Dangerously Beautiful Poison Ivy on your way to School in New Providence

Poison Ivy in Fall

In fall Poison Ivy leaves turn red

What is Poison Ivy?

Plant poison is very common with one plant, Poison ivy. Poison ivy is a very common plant in the woods. You can identify it by seeing that it has three leaves.  Often the bottom edge of the lower two leaves look like mittens to people. When it grows vertically (like on a tree) the plant sends out roots from the thicker vines. These vines look like hairy ropes.

Picture of poison ivy

Picture of poison ivy

How to remember what it is

There are sayings that will help you remember what poison ivy is. The first one is “three leaves, let them be.” The second one is “hairy rope, don’t be a dope.”  In winter the thicker, heavier, “hairy” vines are the easiest way to identify the plant.

What does it look like if it touches your skin?

Image result for poison ivy

Rash caused by poison ivy, courtesy of WebMD

Many people often develop and allergy reaction to poison ivy. They get rashes over the spot that touched the plant. The rashes can develop in twenty-four to seventy-two hours. They have raised bumps on the skin from where you touched poison ivy.

Tips you can use:

  • Don’t ever burn it because it lets out chemicals that can affect your eyes, lungs, nose, and your skin.
  • If you work with these plants, be sure to wash your items with soap and lukewarm water ASAP, this will prevent rashes if you came into contact without knowing.
  • They can have different forms. The berries are white, they grow in clumps called drupe.
  • They produce flowers too. The flowers are either green or white. They look like little stars and some of their petals droop down over the sides.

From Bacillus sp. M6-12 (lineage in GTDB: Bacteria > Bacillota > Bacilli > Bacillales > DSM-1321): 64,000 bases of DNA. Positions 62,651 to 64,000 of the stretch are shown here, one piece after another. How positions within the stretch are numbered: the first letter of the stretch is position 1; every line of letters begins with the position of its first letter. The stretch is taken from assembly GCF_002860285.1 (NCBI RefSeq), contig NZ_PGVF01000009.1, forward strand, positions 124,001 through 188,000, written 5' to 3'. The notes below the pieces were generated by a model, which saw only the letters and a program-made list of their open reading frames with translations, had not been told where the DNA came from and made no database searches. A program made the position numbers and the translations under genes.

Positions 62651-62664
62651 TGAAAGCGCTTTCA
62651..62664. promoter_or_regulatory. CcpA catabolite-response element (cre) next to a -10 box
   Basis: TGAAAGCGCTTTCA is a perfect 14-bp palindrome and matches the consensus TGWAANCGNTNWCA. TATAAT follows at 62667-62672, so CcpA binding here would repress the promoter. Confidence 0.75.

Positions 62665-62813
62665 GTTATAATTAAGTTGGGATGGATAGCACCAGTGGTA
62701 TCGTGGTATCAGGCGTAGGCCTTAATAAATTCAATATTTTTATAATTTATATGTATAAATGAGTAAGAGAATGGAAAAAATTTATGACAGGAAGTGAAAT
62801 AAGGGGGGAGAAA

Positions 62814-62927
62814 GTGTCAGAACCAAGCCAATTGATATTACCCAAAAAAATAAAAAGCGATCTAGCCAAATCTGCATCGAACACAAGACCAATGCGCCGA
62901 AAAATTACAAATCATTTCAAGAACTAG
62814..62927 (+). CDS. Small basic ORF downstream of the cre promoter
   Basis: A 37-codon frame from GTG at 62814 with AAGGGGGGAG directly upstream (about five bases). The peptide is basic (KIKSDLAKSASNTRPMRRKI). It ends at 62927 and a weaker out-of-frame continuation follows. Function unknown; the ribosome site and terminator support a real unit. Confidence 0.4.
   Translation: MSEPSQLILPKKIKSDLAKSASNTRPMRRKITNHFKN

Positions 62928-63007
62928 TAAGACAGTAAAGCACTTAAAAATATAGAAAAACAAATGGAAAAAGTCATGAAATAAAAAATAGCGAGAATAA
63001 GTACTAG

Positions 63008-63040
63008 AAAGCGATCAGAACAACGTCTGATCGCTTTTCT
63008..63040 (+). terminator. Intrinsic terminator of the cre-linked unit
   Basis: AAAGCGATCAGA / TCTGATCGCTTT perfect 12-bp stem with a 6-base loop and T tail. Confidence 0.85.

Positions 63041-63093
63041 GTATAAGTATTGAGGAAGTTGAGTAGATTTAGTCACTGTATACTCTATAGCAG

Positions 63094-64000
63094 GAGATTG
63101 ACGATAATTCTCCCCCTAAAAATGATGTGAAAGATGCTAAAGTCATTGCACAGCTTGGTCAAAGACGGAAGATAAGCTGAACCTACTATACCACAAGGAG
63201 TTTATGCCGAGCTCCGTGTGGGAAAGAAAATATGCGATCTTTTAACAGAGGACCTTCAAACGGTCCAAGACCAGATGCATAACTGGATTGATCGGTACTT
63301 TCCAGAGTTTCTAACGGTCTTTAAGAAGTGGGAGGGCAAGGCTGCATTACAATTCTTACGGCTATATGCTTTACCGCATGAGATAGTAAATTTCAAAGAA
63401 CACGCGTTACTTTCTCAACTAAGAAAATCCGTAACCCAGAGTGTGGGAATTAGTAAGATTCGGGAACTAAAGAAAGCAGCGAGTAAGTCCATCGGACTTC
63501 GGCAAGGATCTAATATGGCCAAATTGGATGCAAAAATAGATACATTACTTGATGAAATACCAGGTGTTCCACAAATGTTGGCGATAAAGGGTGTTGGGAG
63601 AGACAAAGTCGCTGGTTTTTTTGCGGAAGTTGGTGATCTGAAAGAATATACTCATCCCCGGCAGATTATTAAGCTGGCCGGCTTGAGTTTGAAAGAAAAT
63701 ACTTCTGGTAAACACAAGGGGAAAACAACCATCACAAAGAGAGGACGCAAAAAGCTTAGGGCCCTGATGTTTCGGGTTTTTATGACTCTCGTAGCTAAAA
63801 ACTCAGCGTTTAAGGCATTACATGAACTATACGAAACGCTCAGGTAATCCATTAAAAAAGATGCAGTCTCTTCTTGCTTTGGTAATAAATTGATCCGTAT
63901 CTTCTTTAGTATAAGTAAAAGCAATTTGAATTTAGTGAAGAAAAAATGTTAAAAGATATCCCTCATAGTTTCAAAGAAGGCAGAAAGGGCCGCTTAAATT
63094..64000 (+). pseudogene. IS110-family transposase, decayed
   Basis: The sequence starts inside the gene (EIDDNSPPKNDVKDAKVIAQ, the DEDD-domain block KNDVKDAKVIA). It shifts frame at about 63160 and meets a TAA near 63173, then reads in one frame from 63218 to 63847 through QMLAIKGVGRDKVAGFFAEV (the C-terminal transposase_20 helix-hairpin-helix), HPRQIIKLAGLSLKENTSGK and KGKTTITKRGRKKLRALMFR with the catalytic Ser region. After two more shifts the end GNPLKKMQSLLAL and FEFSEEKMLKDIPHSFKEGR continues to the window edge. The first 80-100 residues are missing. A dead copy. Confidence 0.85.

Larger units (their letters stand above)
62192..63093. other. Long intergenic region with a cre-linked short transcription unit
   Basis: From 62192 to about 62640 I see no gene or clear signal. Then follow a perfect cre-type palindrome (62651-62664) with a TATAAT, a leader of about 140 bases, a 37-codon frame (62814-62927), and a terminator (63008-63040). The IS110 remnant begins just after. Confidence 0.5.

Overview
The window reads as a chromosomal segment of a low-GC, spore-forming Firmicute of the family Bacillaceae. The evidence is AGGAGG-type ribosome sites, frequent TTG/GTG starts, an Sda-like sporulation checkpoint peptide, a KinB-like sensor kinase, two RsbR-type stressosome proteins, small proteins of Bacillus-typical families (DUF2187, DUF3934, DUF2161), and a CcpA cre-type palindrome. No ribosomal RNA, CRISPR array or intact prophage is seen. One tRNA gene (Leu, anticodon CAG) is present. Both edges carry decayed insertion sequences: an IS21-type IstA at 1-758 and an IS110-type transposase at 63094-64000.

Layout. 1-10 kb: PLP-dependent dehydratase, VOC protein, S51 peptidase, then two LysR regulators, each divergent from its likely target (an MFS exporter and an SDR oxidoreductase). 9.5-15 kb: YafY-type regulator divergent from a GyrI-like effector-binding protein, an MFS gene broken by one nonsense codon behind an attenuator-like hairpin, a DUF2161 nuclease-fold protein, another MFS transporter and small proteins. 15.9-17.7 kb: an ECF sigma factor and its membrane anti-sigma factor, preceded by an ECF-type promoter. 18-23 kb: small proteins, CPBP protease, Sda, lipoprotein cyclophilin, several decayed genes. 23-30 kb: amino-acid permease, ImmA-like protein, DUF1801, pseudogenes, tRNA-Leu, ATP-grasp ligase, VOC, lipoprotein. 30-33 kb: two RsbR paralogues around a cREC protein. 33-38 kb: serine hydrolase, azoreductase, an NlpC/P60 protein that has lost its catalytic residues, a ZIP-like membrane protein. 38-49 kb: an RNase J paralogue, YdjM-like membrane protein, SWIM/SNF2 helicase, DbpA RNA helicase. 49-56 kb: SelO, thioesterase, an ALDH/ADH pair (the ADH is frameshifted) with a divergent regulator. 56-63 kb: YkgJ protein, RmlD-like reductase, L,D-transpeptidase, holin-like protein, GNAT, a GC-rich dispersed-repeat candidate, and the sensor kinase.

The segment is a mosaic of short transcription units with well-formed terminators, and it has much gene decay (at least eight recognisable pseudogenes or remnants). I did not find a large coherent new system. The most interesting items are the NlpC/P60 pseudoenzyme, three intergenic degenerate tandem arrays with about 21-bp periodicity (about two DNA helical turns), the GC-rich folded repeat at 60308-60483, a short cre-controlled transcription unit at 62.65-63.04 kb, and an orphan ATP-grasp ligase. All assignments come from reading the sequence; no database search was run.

• They have a sticky, long lasting oil, urushiol. It stays on your skin when you come in contact with the plant.
  • Jewelweed is a natural antidote that can help you cure your poison ivy problem. It will often grow near the poison ivy and if you come in contact with the plants, it is your antidote.
Poison Ivy vine looks like a hairy rope, hence the saying "Hairy rope, don't be a dope."

Larger Poison Ivy vines look like a hairy rope when they grow vertically

Identifying the leaves

Furthermore, poison ivy leaves can change throughout the seasons:

Spring: The leaves can vary thorough different shades of red to orange.

Summer: The leaves are green.

Fall: The poison ivy leaves are red, orange, or yellow.

Winter: There aren’t any leaves because they fall off during fall.

There are different places that poison ivy favors, varying from partial to full sun.  Leaf shape and color vary with site

and variety.

Image result for poison ivyOur local poisonous local plants are primarily poison ivy, poison oak and poison sumac.

Want to see more poison ivy and poison oak pictures so you are more confident identifying it?  Try PoisonIvy.org.  They also have removal services by state, DIY advice, pictures of rashes, and much more.

Here in New Jersey we have Eastern Poison Ivy, Western Poison Ivy, Atlantic Poison Oak, and Poison Sumac.  It can grow on the ground, as a vine, or a shrub. It looks very different with each season.  One plant can have leaves that look quite different.

Sources:

http://www.webmd.com/allergies/ss/slideshow-poison-plants

http://www.medicinenet.com/poison_ivy_oak_and_sumac/article.htm

For more about Safe Routes to School in New Providence, see our School Travel Plan

 

 

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1 Response

  1. April 4, 2018

    […] very large colonies might be 100 years old. While you’re looking for Mayapples look out for Dangerously Beautiful Poison Ivy on your way to School in New Providence.  Find out more about our Safe Routes to Allen W. Roberts and New Providence Middle […]

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